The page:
I have been thinking about the effect of changing risk appetites and economic activity, and I believe that the product of these relationships is frequently counterintuitive, so that conventional wisdom about changes in the marketplace is informed by imperfect intuitions. These wrong intuitions then form the foundations for additional interpretations that are built on shaky foundations.
I hope some of these ideas are new and useful. I realize that I'm going down the rabbit hole a bit here, and am demanding a bit of attention from my readers. I hope you find these ideas compelling enough to think about them and follow me all the way through. Feedback is welcome, especially if you make it through the entire series.
I will post these ideas in a series. I hope to post about 3 parts per week until the end:
Section 1: Valuations, Interest Rates, and Asset Allocation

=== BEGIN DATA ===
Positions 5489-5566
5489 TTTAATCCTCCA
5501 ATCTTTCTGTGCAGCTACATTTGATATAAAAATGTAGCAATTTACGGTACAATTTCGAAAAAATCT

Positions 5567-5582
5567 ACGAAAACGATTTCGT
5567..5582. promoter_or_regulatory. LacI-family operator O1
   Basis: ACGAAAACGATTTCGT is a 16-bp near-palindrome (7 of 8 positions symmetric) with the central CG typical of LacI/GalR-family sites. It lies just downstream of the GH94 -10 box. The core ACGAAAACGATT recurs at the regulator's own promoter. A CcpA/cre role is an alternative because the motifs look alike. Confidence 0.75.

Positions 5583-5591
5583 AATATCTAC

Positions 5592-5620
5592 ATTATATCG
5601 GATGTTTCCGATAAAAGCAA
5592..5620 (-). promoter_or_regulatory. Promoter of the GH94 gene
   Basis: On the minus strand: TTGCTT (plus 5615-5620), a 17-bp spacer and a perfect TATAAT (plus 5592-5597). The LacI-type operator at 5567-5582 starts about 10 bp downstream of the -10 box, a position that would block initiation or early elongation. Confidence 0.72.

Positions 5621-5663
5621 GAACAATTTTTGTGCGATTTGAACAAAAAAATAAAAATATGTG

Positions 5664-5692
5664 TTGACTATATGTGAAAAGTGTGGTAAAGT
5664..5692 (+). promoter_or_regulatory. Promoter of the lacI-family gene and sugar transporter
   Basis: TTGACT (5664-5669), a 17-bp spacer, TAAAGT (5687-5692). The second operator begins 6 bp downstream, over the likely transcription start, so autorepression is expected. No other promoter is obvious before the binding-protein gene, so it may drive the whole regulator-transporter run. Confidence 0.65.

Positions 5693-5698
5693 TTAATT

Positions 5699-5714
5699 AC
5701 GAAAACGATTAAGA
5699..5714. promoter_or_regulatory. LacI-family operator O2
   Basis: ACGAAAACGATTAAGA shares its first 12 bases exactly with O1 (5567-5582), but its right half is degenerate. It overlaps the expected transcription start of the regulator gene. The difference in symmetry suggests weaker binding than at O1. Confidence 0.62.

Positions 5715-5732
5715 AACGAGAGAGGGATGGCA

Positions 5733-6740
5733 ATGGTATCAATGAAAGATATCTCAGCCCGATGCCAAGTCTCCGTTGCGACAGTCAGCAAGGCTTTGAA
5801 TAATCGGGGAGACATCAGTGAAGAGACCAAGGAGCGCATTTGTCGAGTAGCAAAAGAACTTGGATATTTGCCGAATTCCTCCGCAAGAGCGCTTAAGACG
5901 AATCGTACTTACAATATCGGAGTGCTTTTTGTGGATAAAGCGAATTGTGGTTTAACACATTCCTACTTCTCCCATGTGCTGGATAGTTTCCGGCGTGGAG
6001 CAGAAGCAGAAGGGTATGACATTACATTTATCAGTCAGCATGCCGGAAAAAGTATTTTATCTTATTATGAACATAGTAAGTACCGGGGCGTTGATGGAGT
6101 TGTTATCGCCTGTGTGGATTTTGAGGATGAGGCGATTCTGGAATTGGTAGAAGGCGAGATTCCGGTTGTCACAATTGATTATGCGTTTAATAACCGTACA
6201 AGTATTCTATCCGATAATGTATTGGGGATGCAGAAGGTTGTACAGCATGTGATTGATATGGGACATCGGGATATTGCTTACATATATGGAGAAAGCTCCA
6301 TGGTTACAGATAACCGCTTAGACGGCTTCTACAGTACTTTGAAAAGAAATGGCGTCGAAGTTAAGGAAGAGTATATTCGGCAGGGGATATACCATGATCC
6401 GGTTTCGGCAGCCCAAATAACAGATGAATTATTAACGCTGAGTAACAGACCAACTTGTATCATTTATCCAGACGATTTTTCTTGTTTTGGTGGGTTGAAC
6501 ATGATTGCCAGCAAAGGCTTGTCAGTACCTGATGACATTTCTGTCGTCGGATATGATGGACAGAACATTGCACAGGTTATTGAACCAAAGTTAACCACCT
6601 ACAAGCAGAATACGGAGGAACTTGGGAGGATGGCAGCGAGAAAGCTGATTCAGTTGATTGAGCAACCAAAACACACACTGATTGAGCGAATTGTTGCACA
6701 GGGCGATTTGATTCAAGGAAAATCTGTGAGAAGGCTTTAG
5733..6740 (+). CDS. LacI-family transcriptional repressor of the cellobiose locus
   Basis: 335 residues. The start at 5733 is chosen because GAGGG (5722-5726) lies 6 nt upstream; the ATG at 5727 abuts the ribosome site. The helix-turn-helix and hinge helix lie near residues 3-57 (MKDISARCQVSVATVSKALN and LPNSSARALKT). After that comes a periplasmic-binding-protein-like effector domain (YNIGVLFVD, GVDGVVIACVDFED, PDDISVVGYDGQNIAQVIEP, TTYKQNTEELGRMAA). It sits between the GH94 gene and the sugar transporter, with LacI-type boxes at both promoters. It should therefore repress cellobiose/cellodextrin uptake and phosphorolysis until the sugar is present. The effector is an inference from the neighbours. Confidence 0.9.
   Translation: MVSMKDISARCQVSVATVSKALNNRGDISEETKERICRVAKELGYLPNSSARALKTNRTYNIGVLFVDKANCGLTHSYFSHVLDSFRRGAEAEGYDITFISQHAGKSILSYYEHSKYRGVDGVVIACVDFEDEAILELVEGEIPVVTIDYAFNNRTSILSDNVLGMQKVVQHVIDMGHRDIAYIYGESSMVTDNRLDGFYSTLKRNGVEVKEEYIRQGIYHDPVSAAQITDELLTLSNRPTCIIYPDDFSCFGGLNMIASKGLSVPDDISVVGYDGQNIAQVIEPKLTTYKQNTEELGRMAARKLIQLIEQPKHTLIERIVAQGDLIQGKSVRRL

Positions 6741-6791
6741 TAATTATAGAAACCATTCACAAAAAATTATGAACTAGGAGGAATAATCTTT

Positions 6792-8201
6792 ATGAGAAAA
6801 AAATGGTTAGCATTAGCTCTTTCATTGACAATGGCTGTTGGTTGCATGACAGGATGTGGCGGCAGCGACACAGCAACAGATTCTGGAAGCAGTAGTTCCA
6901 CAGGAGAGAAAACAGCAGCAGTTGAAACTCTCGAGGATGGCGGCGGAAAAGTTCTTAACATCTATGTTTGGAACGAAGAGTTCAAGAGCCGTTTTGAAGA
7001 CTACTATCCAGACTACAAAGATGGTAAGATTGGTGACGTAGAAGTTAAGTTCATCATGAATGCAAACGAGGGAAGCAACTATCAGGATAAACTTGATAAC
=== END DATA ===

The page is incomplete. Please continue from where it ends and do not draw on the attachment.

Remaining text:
Part 1: Leverage and Profit Margins
Valuation ratios and net profit margins measure a moving target.
Part 2: Lower interest rates do not lead to higher leverage (in theory).
Part 3: Lower interest rates do not lead to higher leverage (in practice).
Part 4: Valuations and leverage through the business cycle.
Part 5: A theory of asset allocation
Maybe asset allocation should account for the level of corporate leverage.
Section 2: Risk Trading and Robust Societies
Part 6: At some margin, being short-sighted is rational
We are optimizers. Certainty is very valuable.
Part 7: A Risk-Based Theory of the Firm
Equity holders buy risk from both labor and creditors. Can we model firms based on risk-trading?
Part 8: Beta has its own alpha
There could be discrete changes in risk when moving between asset classes.
Part 9: The Greenspan Put
Stay calm and NGDPLT.
Part 10: Risk Aversion and Demand for High Wage Labor in International Markets
Production doesn't move to where wages are low, it moves to where wages are rising!
Part 11: Allocations with Stocks & Bonds
If risk trading is the main factor determining risk premiums, then inflation-protected fixed income might provide decent diversification benefits.